Globally, we are in unprecedented and uncertain times and we humans are NOT fans of uncertainty. To care for our physical health during this time there are some simple, yet effective precautions we have all come to know: practicing social distancing, washing hands often, avoiding touching your face/eyes/mouth, and getting adequate rest and fluids. But what about our mental health?
Many of us are feeling scared about the invisible looming threat of pandemic, angry at the injustice of having to uproot our routines and sad because we miss connecting with our loved ones and we are mourning our sense of normal. The following are some effective strategies for working through these feelings in the midst of these uncertain times.
1) Normalize your feelings
This sounds almost too simple. Surely saying that it’s okay to feel anxious can’t help me feel better, right?
Big problems are often times made up of many little decisions. I don’t speak up to my boss when he says something that offends me, I feel badly about not speaking up, I question my assertiveness, I avoid him to avoid the feelings of uneasiness, I start dreading work because of the possibility of confrontation, I begin to resent my boss for being offensive, I begin to resent my coworkers for not standing up to him, I begin to resent myself for not having the guts to say something, I begin to resent my job for exposing me to this situation in the first place.
I feel unheard when talking with my partner so I keep my complaints to myself, I bite my tongue more and more and feel less and less heard, I feel distance growing in my relationship, attempts at being heard result in fights, keeping my concerns to myself results in contempt, I feel without options, I resent the person I’ve loved, I resent myself for not speaking up, I fear for my marriage’s future, I fear for my own future.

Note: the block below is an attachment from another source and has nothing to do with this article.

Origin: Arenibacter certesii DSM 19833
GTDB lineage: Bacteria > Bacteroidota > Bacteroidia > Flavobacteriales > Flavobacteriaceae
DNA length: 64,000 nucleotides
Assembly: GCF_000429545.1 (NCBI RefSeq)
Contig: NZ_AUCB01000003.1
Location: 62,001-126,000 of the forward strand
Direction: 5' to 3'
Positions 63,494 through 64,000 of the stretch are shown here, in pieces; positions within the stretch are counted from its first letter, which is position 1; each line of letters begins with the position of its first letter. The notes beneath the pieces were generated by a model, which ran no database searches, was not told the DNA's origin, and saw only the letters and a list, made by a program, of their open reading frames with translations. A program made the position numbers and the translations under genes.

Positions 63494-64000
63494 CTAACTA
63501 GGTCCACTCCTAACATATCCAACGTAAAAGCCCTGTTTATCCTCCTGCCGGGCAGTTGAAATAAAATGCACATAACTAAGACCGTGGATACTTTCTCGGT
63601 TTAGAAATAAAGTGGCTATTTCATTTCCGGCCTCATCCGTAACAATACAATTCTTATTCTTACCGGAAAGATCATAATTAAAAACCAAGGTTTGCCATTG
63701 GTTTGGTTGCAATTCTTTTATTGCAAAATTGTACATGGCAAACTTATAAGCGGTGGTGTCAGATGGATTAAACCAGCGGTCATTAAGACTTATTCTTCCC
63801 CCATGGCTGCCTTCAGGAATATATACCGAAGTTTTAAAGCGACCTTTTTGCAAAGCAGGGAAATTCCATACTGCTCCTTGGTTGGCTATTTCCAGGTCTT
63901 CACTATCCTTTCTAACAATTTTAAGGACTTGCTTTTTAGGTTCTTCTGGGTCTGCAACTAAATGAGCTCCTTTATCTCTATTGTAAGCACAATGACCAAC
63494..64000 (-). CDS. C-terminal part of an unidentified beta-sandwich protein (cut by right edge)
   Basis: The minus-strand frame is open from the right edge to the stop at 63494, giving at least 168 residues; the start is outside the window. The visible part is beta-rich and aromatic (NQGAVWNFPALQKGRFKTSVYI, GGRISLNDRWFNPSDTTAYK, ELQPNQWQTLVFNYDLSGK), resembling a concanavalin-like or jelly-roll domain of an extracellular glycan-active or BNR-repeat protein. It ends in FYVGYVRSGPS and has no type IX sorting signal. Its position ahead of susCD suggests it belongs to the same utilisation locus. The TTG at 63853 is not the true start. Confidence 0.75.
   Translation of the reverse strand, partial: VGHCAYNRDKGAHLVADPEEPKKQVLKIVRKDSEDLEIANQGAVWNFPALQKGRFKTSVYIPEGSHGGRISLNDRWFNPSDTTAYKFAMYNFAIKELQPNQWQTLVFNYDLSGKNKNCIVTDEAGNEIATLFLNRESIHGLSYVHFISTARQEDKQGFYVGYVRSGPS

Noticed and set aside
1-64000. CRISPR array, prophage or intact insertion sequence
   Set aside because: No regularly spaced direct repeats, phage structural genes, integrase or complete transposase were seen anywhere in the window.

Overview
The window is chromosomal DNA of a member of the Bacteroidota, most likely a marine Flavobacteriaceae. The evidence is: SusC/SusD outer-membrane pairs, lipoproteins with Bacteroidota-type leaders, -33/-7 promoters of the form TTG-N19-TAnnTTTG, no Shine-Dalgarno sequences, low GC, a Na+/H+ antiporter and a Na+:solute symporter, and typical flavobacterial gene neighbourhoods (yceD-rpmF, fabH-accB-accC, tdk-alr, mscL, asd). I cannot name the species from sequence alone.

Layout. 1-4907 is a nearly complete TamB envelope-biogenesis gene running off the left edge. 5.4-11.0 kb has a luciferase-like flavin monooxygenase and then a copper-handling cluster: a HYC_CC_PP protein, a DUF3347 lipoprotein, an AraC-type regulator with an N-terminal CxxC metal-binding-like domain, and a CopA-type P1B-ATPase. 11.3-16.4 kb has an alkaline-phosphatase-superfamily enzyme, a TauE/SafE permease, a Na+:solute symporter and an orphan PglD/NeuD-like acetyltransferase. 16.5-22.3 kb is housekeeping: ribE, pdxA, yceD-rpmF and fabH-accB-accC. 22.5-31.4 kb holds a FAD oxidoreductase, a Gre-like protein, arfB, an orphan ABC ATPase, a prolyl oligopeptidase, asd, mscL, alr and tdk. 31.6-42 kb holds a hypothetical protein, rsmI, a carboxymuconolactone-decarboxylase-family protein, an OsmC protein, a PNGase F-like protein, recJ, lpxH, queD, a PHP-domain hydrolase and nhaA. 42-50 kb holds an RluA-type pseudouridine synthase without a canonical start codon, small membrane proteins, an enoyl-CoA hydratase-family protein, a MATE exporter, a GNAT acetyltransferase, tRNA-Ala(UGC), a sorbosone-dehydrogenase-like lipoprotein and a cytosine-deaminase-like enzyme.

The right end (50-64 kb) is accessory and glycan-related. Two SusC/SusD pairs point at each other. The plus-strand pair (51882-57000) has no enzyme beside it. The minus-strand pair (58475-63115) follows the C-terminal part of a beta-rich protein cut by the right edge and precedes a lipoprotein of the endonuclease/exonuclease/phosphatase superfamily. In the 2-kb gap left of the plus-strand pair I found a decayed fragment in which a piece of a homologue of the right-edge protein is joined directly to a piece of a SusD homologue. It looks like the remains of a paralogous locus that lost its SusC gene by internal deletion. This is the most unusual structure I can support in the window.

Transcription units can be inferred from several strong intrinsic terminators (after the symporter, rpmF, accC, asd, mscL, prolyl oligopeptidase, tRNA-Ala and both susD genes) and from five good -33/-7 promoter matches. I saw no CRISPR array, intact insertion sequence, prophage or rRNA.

Sounds familiar? I hope so. It’s very human of you.
Our complex brains and introspective ability can be as much a blessing as a curse. Accepting that we’re allowed to feel scared, sad, angry, hurt and that this doesn’t made us weak, incompetent, or less-than can be a very healthy step towards reconnecting to power in our own lives. Consider the quote attributed to Terence from his play The Self-Tormentor,
“If I am human then nothing human is alien to me”
as a reminder that your feelings have been shared by others in the past, present and will be felt by those in the future. We only tell ourselves we’re the only ones that feel this way or to this extent.
2) Focus on what you CAN control; let go of what you CAN’T
Consider the bullseye (or the Target logo): a small circle inside of a larger circle.
Let’s say that the large circle contains our broad worries (about the world, our future, or the futures of those around us) and the smaller circle contains our more local worries (about current needs, or the present). There’s so much in that larger circle that we can get lost in! What if there aren’t enough ventilators? How will my nurse friend fare throughout this pandemic? Will my parents be okay? Will I be okay? When will this end?